Both Liz and Cheryl have emotional issues that they are trying to work through. I could never connect to Cheryl as a reader because I disliked her so intensely. Many of her problems were brought on herself through her own choices and she never seemed to learn from them. I found her whiney and immoral. Liz’s issues were no less opposed to my own moral standards, yet I felt sympathy for both her and Dante given that two very different sides of the issue were expressed with equal sensitivity.

This novel is a satisfying blend of hiking tale, emotional journey, and thriller. The only reason that I did not give it five stars is because I felt that the author came right out and told the reader at the very beginning of the novel what Liz’s issues were. This robbed the novel of a lot of emotional tension, an element that I think would have woven nicely with the tension lent to the story by the trail itself, Liz’s one fear of the outdoors, and the sinister brothers.

I do not at all think that you need to be a hiker to enjoy this novel. The world of the trail is well detailed and gives the reader everything they need to know to follow the plot and feel engaged. If you like thrillers with a straightforward story arc, literary fiction, and travel writing, you will likely find this an enjoyable read.

REBEL QUEEN by Michelle Moran (✮✮✮✮)

The hunt for the Moran book that tops Madame Tussaud is still on, but I definitely enjoyed this one way more than her last effort, Second Empress.

Those who follow my reviews know that as far as I am concerned you can write your historical fiction as far out on the historical accuracy plain as you please.  Just give a solid author’s note at the end letting we the readers know where you deviated from fact.  This novel, which occurs in the court of Queen Lakshmi during India’s British colonial era of the mid-nineteenth century, does not cover a person or time period that I am at all familiar with, so as I read, I was reading purely for entertainment.  However, as is my usual MO, after reading I did some research and found that the bones of this novel are far more based in fact than those of Second Empress, which I panned for a number of reasons, among them the inaccuracies that were presented as fact.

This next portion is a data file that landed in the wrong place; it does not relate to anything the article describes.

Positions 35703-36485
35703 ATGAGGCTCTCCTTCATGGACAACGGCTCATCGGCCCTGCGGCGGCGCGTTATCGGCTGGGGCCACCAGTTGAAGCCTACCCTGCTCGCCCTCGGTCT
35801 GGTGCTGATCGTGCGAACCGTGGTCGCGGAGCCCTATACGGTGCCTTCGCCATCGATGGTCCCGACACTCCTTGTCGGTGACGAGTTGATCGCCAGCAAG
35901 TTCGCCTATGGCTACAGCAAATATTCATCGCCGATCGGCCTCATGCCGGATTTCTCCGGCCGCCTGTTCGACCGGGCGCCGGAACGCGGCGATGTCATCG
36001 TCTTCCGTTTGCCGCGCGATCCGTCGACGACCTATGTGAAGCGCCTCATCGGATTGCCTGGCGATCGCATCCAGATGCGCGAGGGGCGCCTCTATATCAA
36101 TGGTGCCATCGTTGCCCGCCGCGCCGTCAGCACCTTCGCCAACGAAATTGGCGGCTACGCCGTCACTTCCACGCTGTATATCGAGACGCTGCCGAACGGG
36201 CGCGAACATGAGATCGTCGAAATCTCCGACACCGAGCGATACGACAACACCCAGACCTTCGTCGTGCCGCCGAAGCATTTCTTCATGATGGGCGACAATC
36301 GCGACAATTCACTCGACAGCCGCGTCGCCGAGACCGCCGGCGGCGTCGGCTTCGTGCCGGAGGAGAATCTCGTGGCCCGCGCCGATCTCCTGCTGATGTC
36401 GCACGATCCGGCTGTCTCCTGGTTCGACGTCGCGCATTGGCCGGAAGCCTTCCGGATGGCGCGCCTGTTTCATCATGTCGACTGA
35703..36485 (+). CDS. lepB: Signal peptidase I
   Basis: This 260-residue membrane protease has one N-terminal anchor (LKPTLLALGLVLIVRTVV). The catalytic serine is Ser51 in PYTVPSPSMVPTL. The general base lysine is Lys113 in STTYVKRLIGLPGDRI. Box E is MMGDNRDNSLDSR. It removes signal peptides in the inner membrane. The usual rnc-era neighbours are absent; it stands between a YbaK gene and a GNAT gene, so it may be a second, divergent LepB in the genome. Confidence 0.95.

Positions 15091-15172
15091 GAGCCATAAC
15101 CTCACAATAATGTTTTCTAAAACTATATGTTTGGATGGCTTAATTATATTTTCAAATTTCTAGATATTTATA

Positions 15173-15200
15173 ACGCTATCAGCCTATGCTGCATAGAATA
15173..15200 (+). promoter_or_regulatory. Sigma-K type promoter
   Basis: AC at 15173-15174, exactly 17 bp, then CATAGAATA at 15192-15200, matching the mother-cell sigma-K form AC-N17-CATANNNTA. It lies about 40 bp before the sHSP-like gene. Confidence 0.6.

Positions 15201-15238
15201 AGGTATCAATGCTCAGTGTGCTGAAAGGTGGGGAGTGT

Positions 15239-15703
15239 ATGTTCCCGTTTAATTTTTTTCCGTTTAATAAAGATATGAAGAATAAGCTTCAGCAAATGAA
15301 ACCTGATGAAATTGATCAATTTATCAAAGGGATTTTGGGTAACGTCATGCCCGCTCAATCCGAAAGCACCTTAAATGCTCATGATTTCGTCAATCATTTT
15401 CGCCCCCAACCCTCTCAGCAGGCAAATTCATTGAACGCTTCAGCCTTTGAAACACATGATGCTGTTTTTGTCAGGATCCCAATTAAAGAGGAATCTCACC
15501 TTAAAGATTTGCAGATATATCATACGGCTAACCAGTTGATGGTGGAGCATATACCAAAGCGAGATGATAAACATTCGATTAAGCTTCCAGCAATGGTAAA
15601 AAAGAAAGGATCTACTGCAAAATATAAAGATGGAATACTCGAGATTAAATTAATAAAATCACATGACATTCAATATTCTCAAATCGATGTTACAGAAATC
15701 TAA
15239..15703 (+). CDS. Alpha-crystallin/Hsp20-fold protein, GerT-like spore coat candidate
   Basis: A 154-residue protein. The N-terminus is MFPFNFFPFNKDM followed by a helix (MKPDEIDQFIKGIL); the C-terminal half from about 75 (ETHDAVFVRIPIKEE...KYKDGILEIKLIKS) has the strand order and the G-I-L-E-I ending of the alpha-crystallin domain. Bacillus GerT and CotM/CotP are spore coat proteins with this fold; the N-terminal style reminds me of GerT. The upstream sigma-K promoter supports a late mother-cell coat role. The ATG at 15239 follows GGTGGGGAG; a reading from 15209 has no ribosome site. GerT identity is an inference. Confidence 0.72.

This is a novel full of powerful women, women strong in spirit, body and determination.  However, similar to The Winter Palace by Eva Stachniak, a novel marketed as being about Catherine the Great, Rebel Queen is somewhat falsely advertised.  Like Stachniak, Moran chooses to center her novel around a member of the more famous character’s retinue, and the queen becomes very much a background character.  This is not necessarily a bad thing, as it is through the background of Sita, a girl driven to become a member of Lakshmi’s famed all female guard, that the reader truly gains an appreciation of what attaining the position could mean.  My irritation is that I am tired of reading, and reading, and reading, waiting for the genuine historical figure, about whom the story is purported to be written, to step up into the spotlight.  Since very few people have ever heard of Lakshmi, I felt the artifice on the part of the marketing department was unnecessary.  The story of her guard is equally compelling, and I felt the book could have been marketed on Sita’s merits, notwithstanding those of Lakshmi.

Once you accept the fact that Lakshmi is not going to take over as the central character and you begin to embrace Sita as your leading lady, the novel becomes a wonderfully engaging story.  It has been awhile since I read a story that sucked me in from the outset and had me flipping pages to see where the plot was leading.  Although you know from the beginning that Sita will win a rare and coveted spot in Lakshmi’s guard, Moran keeps the journey from village girl to court pebbled with enough deviations to keep the reader interested. Her characterizations are colorful and diverse, and she gives the reader a satisfying sense of place.